Rebecca O’Connor helps a freelance copywriter to plan for the future despite his irregular income
THE benefit of being self-employed is that you have more freedom. The downside, as Paul Machin has discovered, is that financial planning becomes a lot harder.
Paul, 31, lives in Dorset with his wife, Natalie, 33, and their one-year old daughter, Iris. He has not paid into a pension since he left full-time employment in the autumn of 2005 and has no savings because his irregular income as a freelance copywriter makes monthly deposits tricky.
For the past two years Paul has been making about 30,000 a year writing brochures and website copy for companies such as KPMG and Vodafone, as well as public sector clients. “I love the autonomy and the variety of work that comes with being self-employed. Both outweigh the inevitable lack of security,” he says.
Natalie is currently a full-time mother but runs a vintage interiors and accessories website called www. eravintage.com. This earns some extra cash, but she is hoping to boost earnings from the website when Iris is older.
The Machins live in a three-bedroom terraced loft conversion, worth 210,000, on which they have a 174,000 mortgage.
Paul admits that he is probably not as prudent as he ought to be and says that their biggest expense is organic food, closely followed by visiting friends and squeezing in the occasional summer music festival.
However, Paul’s priorities are changing and he now wants to start saving into deposit accounts and a pension. The problem is knowing where to start. He might have made plans to attend financial planning seminars and conferences, hosted by financial marketing companies (such as https://www.leadjig.com/) where people can go and interact with different advisors and ask them their questions. “My income varies from a few hundred pounds one month to a few thousand the next, so paying into an account regularly is difficult,” he says.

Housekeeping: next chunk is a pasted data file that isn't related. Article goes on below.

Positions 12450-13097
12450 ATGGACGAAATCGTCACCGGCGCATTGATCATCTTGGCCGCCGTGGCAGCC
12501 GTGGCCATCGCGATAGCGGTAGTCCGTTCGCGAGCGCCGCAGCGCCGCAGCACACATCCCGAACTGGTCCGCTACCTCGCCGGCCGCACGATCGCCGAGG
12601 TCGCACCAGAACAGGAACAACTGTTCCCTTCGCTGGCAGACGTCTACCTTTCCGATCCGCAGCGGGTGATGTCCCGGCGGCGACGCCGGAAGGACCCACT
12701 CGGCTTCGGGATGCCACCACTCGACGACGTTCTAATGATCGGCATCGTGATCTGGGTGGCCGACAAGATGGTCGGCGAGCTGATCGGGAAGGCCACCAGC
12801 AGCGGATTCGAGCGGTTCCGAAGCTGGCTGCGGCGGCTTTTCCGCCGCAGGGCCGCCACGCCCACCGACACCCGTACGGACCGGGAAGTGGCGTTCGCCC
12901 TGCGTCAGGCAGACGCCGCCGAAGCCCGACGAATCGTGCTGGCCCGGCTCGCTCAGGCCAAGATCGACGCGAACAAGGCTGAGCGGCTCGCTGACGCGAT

“I am also confused about whether I need to save in an Isa or in a regular savings account. It would be useful to be able to access some savings for unexpected emergencies, such as car repairs, so would it be a good idea to open two accounts, one that requires notice and one with instant access?”
Paul currently has a retirement pot worth 11,500 from three former occupational pensions. He wants to know what he should do with these and asks: “Would it be possible to combine them, and if so, will there be a fee to pay?” He also wants to know the best place to start saving in a personal pension and how much he needs to invest.
Natalie also has a few thousand stashed away in suspended occupational pension schemes, but she is not currently paying into a personal pension.
One thing that they have sorted is a Child Trust Fund account for Iris, which she will receive when she reaches 18. They have invested 460 in the Insight Investment European Ethical Fund, managed by the Children’s Mutual, and are paying in 30 a month.
Paul also wants to plan ahead with the mortgage but is unsure what to do when their two-year deal with Northern Rock, fixed at 5.89 per cent, comes to an end next January. “I really like the certainty of fixed rates, so should I consider one of the really long-term deals that are now available?” he asks.
The Machins have no other debts on credit cards or on personal loans.
Financial CV Earnings: 31,000 a year.
Pension: Paul has 11,500 from occupational schemes and Natalie has “a few thousand”, also from old employment schemes.
Objectives: To establish a regular savings plan, start contributions to a pension scheme and to remortgage when their current fixed-rate deal ends next January.
The Machins: what the experts say
Adrian Lowcock, Bestinvest
“Because Paul would like to save some instant-access funds, I suggest splitting his investments between a cash mini-Isa, contributing up to 3,000 a year ( 3,600 from April 6), and a direct-access savings account for emergencies. Loughborough Building Society has a 90-day notice Isa at 6.1 per cent, with a 1 minimum deposit. West Bromwich Building Society’s instant-access savings account pays 6.55 per cent, also with a 1 minimum deposit.